Most new winemaking regions can only hope for one epiphany moment. Sauvignon Blanc launched New Zealand to superstardom, while Chile had its day in the limelight at the Judgment of Paris in 1976. Somewhat more understated, England’s breakthrough wine moment occurred in the mid-1990s when a brave new winery called Nyetimber produced the first international Gold Medal-winning English Sparkling Wine. We all know what has happened since then. Our sparkling wines have gone from strength to strength and are gaining international recognition. Whilst our still wines are starting to turn heads, too, they are less widely talked about on a global level. English Chardonnay and Pinot Noir are indeed starting to gain traction, but is it perhaps far too early to start talking about our noble grape-based wines on the same level as some of the world’s greats? Are we ready for England’s second wine epiphany? Well, after visiting the Crouch Valley’s Danbury Ridge Estate and tasting their boundary-breaking wines, I am certainly ready!
Often seen (or perhaps unseen) as England’s grape growing powerhouse, Essex is the most exciting region in England right now. The area has been supplying some of England’s best-known producers for a long time, while names like New Hall have been quietly making a vast array of wines for over fifty years. However, upon arriving at Danbury Ridge, I couldn’t help but feel this place will be a game-changer. Not just for Essex, but for the English Wine Industry as a whole.
Attention to detail and the pursuit of perfection is the name of the game here. Owner, Mike Bunker, notes that many English Sparkling producers have recently turned their hands to still wines, many with mixed results, due to still wines being a secondary rather than primary objective. At Danbury, the goal from day one was to produce not just excellent but world-beating still wines. That’s a tall ask, given that English still wines are often seen as light and often poor value for money in the general consumer’s eye. The inaugural wine releases from Danbury Ridge fly in the face of these conventions, boasting high ABVs, intense fruit concentration and luscious mouthfeel. They also come with an ambitious price point: £32 for the ‘entry level’ and £52 for the outrageously good Octagon Block duo.
So what is it that makes the terroir in Essex, or more specifically, the Crouch Valley so unique? One of the most fascinating aspects of my visit to Danbury was the Geology masterclass given by consultant, John Atkinson MW, while walking around three of the Danbury vineyard sites. Crows Lane, one of the most recent plantings in 2020, is situated on London Clay soils upon a hill overlooking the Crouch Valley. Much has been said about the chalk-rich soils stretching over from Champagne to the south of England, but it can’t go unnoticed that many of the best still wines in England are grown on heavy clay soils. John was keen to point out that London Clay can be very high in a volcanic mineral called smectite. This compound is famously found in Pomerol, more specifically the prestigious Château Pétrus, and has a shrink-swell effect that can repel excess water at harvest time. It will also crack when dry to give the vine roots a chance to grow and explore.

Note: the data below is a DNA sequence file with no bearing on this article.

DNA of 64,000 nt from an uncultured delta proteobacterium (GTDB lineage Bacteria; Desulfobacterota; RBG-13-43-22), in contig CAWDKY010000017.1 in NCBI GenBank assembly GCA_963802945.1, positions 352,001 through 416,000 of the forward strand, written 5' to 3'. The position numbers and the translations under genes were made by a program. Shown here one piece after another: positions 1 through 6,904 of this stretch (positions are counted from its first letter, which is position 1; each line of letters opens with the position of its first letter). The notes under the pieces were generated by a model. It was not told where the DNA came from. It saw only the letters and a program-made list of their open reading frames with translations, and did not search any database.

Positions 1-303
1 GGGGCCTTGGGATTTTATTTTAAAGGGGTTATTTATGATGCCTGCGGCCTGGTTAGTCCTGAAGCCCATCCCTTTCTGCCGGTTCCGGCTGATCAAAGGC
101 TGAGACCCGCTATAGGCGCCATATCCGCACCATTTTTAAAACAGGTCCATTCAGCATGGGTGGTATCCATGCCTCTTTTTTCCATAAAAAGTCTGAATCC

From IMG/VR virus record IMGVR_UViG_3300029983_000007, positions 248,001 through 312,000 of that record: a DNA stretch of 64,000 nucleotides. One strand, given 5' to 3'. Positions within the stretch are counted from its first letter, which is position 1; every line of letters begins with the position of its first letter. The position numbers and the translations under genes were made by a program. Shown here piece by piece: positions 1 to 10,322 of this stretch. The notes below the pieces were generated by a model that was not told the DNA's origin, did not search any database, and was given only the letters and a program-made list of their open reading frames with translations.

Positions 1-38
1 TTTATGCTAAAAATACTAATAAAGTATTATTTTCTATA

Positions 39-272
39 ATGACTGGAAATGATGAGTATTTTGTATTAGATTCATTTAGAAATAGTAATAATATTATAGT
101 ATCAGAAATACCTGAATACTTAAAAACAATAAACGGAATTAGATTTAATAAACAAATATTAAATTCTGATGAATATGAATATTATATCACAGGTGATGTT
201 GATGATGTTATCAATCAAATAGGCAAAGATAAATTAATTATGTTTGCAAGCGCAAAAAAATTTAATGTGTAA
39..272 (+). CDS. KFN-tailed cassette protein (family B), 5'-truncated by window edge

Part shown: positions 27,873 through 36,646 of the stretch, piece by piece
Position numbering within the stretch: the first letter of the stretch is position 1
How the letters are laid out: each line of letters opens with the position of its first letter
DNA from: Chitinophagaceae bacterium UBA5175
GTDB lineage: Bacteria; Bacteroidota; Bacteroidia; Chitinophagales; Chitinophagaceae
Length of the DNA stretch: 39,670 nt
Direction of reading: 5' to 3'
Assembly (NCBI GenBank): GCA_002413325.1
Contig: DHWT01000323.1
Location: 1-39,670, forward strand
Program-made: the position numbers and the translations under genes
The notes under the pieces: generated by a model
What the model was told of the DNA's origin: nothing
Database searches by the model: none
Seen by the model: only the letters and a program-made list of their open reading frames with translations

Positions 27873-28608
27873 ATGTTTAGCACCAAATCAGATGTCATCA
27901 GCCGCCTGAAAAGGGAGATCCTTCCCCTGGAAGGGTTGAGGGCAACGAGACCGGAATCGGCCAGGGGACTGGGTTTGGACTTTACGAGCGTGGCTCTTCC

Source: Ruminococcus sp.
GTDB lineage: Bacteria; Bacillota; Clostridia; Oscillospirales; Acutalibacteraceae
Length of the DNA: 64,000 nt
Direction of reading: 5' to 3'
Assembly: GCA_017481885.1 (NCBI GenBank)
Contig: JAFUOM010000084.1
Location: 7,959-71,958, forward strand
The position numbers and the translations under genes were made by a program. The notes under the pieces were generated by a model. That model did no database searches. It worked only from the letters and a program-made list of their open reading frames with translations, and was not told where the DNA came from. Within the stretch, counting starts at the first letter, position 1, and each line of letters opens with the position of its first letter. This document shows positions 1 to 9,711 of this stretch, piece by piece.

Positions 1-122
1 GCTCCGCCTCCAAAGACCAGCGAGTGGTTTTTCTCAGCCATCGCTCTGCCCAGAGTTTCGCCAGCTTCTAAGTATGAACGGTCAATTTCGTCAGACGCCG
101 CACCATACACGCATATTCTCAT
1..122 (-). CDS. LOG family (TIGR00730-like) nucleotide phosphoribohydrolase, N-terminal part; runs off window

The second site we visited, The Octagon, was planted in 2014 on gravel soils over London Clay. The more free-draining, looser soils make the vines work really hard to find water. This site is extensively yield managed, resulting in exceptional fruit that exhibits fantastic concentration. The proof is in the bottle, and the flagship duo of inaugural releases are single vineyard wines from The Octagon, both demonstrating the immense potential of this hugely promising site.
On the winery side, it’s safe to say that Danbury is absolutely at the cutting edge. A central Coquard press and smaller Bucher basket press ensure gentle pressing and extraction of juice from gently destemmed grapes by ‘mechanical fingers’. It’s all very sustainable too, with the winery being self-sufficient through the use of solar-powered electricity. And then there’s the centrepiece barrel room – a show-stopper in visual terms – which houses many more wines that are destined to become English classics. The 2020 still wines were already tasting tremendous back in November! It’s no wonder that head winemaker, Liam Idzikowski, formerly of Lyme Bay and Langham Estate, has a permanent beaming smile on his face despite the long hours as a winemaker. He’s found his perfect place in English Wine, having been instrumental in the design and creation of the winery to give him the platform to exploit his and the Estate’s vast potential.